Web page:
The radical response to conservative heritage tours and banal day-tripper guides, Rebel Footprints brings to life the history of social movements in the capital. Transporting readers from well-known landmarks to history-making hidden corners, David Rosenberg tells the story of protest and struggle in London from the early nineteenth to the mid-twentieth century.
From the suffragettes to the socialists, from the Chartists to the trade unionists, the book invites us to step into the footprints of a diverse cast of dedicated fighters for social justice.
Self-directed walks pair with narratives that seamlessly blend history, politics and geography, and beautifully illustrated maps immerse the reader in the story of the city. Whether you are visiting it for the first time, or born and raised in it, David Rosenberg invites you to see London as you never have before: the nation’s capital as its radical centre.
David Rosenberg, educator, writer and activist, has been leading East End Walks since 2008. His walks bring to life the people and places of the East End, especially from the 1880s to the 1930s; from the time when Jews arrived in large numbers from Eastern Europe to the time when they united with non-Jewish East Enders to drive out Oswald Mosley’s British Union of Fascists at the Battle of Cable Street in 1936. He also incorporates walks exploring London’s wider radical history in courses he teaches at adult education institutes. These walks cover topics that include women’s radicalism, trade unionism, chartism, pacifism and anti-racism. Beyond the East End he leads walks on radical reformers and revolutionaries in Bloomsbury, rebels and dissenters of Islington, and protesters and campaigners in the streets of Westminster. As well as tours for members of the general public he has led specialised tours for trade unions, community and campaigning groups, schools and colleges, museums and galleries.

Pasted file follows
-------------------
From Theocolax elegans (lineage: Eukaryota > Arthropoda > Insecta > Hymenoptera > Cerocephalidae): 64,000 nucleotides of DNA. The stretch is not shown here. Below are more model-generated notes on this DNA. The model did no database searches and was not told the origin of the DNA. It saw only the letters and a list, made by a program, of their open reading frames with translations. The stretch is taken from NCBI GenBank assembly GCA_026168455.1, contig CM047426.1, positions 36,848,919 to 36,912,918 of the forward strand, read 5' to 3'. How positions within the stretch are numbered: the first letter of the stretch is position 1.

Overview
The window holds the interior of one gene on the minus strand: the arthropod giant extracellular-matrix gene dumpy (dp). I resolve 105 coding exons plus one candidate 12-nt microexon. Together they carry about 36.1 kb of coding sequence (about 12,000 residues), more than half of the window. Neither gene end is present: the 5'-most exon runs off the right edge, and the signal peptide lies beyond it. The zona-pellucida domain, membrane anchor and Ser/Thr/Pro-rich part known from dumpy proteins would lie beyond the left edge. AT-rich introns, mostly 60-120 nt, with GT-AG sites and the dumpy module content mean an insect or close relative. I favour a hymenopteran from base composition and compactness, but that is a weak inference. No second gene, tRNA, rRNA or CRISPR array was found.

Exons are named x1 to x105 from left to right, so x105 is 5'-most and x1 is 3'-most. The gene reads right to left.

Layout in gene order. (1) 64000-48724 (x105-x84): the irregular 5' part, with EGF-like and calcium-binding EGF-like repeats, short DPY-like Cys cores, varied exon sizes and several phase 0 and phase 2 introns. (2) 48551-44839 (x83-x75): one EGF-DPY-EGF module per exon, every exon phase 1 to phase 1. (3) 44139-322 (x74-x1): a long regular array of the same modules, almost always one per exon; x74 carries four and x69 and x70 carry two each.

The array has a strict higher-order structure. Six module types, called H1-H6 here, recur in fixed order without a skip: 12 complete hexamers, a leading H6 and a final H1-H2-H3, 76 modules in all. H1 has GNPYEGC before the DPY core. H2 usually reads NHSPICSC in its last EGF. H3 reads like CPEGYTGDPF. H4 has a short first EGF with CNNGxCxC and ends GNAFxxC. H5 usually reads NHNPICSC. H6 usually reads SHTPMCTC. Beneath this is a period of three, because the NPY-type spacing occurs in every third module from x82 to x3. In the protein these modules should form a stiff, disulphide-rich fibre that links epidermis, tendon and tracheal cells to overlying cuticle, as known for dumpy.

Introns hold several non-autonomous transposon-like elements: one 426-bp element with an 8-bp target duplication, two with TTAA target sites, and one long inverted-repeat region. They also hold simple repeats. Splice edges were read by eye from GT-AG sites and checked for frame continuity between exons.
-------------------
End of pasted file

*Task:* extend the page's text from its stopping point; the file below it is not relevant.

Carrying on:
Asad Rehman is the executive director of War on Want, where he organises to put an end to poverty and injustice. Previously, he was the head of international climate at Friends of the Earth. He has over 25 years of experience in the non-government and charity sector. He has served on boards of Amnesty International UK, Friends of the Earth International, Global Justice Now and Newham Monitoring Project.